We’ve all seen them come and go – the outdated internet trends that everyone at the time thought would revolutionise the way we functioned online. It’s good that these things come and go – in reality it’s the way the internet keeps moving forward and new developments exist. Here, then, are 6 outdated internet trends best forgotten and not mentioned again.
Remember QR codes, that seemed to be everywhere but nobody really seemed to use? Best these are forgotten altogether – a lot of marketing teams and designers spent a lot of time and money implementing these on their material – only to find that their use was relatively minimal – and often they’d only take you to a website you could navigate to conventionally anyway.
That horrible moment you find the site you’ve been looking for for ages, and you can’t access any of it, or any of its content, because you have to like them on social media first. As if they’re shouting ‘love me, love me’ before you’re allowed anywhere near. Not only is this annoying – it stinks of old internet tactics – quantity over quality. The small gifts and tokens of goodwill offered in return may mean that many people ‘liked’ the page, but then swiftly forgot about the company or moved elsewhere.
Constantly Switching Browsers
Remember the days when you were downloading hundreds of different browsers and kept switching between them to help you decide which one is best? That operation is pretty much redundant – as one browser can do almost anything you want of it and at twice the speed of all the other browsers you downloaded in the past.
It’s bad for SEO, and today it’s appearing more and more clunky – but some websites are dedicated to still using this outdated internet fad. Flash was always going to be outdated quickly – but some people are still convinced they can create something cutting edge with it. If there’s an opportunity to redesign your site if you’re still using flash – take it. Google and your customer base will both be thankful.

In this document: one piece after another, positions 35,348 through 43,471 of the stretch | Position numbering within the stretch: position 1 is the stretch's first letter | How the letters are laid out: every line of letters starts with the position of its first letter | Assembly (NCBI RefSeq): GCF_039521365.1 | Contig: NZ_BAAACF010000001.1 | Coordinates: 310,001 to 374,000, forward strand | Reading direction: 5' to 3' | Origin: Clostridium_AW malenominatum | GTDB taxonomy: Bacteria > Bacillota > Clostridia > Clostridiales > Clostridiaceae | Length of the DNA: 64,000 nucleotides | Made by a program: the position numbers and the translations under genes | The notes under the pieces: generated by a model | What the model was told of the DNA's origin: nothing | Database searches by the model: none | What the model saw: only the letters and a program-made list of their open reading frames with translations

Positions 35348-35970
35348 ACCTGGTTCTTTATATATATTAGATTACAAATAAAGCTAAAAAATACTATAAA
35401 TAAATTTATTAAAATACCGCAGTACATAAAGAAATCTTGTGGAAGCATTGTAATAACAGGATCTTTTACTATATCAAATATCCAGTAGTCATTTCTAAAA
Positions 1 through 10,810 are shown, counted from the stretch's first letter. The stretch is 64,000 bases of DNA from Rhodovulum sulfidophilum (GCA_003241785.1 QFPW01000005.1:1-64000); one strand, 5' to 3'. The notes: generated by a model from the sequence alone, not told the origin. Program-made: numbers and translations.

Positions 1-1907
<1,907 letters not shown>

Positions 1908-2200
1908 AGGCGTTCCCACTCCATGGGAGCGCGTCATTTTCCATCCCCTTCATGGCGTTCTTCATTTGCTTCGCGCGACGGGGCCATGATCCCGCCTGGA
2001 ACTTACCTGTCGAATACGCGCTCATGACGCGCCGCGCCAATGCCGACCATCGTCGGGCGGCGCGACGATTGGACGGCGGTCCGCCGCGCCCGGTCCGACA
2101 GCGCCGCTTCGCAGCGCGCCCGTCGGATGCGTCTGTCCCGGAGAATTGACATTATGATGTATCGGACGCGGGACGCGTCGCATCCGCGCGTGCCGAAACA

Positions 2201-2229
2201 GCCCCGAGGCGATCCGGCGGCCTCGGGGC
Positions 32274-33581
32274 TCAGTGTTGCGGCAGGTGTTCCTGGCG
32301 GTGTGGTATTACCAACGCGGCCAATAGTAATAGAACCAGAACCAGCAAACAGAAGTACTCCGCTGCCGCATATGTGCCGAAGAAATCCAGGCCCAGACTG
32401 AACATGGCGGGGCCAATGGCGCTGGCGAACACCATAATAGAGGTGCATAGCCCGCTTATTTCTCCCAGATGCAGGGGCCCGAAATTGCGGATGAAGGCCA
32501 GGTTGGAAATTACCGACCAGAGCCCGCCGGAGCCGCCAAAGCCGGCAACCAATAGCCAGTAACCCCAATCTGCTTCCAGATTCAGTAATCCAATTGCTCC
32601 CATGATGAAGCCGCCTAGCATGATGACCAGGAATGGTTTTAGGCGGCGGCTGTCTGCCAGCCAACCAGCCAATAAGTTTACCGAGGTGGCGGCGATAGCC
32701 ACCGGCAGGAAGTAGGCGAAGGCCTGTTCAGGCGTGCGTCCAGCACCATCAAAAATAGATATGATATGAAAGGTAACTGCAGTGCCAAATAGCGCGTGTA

Autoplay videos and sound files are best forgotten, as they take an element of control away from the user. Not only was this incredibly annoying, it goes against what everyone wants today – giving the user and the potential customer as much say and control over what happens as possible.
Although you still see pop ups on a regular basis, they are beginning to become increasingly shunned by the general public as, again, they provide the user with no control. You still see them on a regular basis, but sometimes these days they are more targeted and offering a service or a sign-up that the user might actually want. Thankfully, the days of needless selling shoved down your throat with popups you can’t control, and can’t get rid of, are over.
There are likely to be thousands more of these kind of things before the current age of the internet is over – and in many ways that’s a good thing. The web needs constant redevelopment, redesign and innovation and, in an ‘out with the old, in with the new’ kind of way, that’s a very good thing.